You may also want to look into the Premack Principle". I have found it invaluable in training leash behavior.

Whatever you do, ditch the choke chain. He could do permanent tracheal damage while you watch, completely unaware.
 

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Shibas are like cats :D. You have to make them think it's THEIR idea or they won't do it. And force just makes them more stubborn. Try the clicker training and other positive methods. I think you'll see better results.

3 1/3 mile walks looks a lot like three one-third mile walks, instead of three-and-a-third mile walks :p.
 

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I believe in teaching a dog to swim and then getting him into a river, or lake or the beach, wherever and swimming them for 10 minutes, then throwing a ball to dry them off. Great exercise and very tiring.

I second the clicker training and upgrade your treats anyway. Use roast chicken/beef/lamb/turkey. Treats should be no bigger than your little finger nail.

And teach him his name. When you call his name he should immediately look to you and say " Yeah. Watyawant". When you get that you will have his focus and can start working on recalls.

Google "Look at That game" and "It's your Choice". Both teach self control and focus.

You have your work cut out with such a head strong breed that has evidently had none to very little training so start at the bottom again and work up. Be patient and take your time. Do not rush any of the training. Rather spend a week or longer on one point and get it 100%, but be prepared to restart the training on that point again when you take the exercise to another environment.
 

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The treats i currently use are cooked ground beef but in the past i did use chicken. He seems to faavor the beef so that is what I've been using. I will try a clicker, no one has really ever told me that it was a good idea so i will buy one and a new set of tennis balls from the pet store.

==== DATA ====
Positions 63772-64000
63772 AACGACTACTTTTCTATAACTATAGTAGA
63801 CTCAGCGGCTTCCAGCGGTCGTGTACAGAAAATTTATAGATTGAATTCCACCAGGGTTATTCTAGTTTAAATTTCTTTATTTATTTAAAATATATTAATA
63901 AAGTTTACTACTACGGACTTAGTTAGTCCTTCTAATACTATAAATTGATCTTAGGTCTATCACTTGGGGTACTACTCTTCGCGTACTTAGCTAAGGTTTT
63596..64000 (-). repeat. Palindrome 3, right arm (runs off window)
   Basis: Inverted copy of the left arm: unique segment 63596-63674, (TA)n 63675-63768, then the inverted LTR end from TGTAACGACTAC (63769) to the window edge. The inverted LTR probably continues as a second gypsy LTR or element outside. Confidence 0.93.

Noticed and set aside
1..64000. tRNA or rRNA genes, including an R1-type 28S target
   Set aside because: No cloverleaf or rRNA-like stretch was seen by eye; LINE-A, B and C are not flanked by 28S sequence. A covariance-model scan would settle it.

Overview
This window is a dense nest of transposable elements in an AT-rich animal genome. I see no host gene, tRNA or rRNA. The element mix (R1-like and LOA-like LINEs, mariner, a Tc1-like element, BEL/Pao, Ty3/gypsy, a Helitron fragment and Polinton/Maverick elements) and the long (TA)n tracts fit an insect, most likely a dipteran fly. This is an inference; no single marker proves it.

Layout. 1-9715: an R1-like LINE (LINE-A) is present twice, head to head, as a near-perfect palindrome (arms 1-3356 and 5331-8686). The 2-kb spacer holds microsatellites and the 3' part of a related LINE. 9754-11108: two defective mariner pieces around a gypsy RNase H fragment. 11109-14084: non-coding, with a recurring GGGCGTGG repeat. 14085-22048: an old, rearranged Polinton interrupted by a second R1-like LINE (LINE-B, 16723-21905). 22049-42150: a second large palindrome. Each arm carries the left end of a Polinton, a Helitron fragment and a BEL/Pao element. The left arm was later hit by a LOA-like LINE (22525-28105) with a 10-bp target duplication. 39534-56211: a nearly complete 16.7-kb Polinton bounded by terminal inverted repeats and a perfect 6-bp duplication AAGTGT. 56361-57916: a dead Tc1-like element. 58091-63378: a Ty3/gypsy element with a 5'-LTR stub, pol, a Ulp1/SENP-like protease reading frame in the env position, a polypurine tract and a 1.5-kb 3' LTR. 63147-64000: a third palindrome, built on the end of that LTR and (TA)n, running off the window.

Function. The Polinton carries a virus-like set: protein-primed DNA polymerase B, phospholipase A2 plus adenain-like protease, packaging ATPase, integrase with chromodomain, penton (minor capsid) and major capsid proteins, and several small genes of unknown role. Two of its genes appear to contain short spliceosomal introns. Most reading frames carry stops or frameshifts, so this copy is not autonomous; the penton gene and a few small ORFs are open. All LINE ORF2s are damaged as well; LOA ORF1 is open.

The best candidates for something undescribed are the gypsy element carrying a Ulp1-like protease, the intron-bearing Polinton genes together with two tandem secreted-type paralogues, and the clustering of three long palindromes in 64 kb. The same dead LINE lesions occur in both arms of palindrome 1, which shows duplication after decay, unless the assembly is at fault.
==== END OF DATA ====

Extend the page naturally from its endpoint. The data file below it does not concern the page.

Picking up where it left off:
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I have tried every trick I know of to get him to stop pulling, tricks that have worked with past dogs. Choke chains, haltis, head collars and nothing works. .
He's a SHIBA, not a 90 lb. American bulldog. He can't take you anywhere you refuse to go. Dogs pull because we go with them when they do (and also because we pull back). Start in low distraction environments, and everytime he heads toward the end of the leash, back up or turn and go the opposite direction. He gets to go the direction he wants only if the leash is loose. And a front attach harness will help when you don't have time to do the training. Hard to pull against something that is in front of you.. Also look into positive reinforcement based training and a cool little method called "Silky Leash"
 

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Well thank you all for your help. The clicker seemed to work I mean he actually seemed to care about what I was trying to teach . But, this morning he bolted out the front door as I was carrying out a can ir garbage. I drove all over trying to find him and I did. A local rancher mistook him for a wolf somehow and shot him, the rancher was in tears when he brought Puck home in the bed of his truck. He even helped me to dig the grave which I couldn't bear to do alone. So after all of this it was worthless but helpful. Thanks again.
 

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Well thank you all for your help. The clicker seemed to work I mean he actually seemed to care about what I was trying to teach . But, this morning he bolted out the front door as I was carrying out a can ir garbage. I drove all over trying to find him and I did. A local rancher mistook him for a wolf somehow and shot him, the rancher was in tears when he brought Puck home in the bed of his truck. He even helped me to dig the grave which I couldn't bear to do alone. So after all of this it was worthless but helpful. Thanks again.
I am so very very sorry.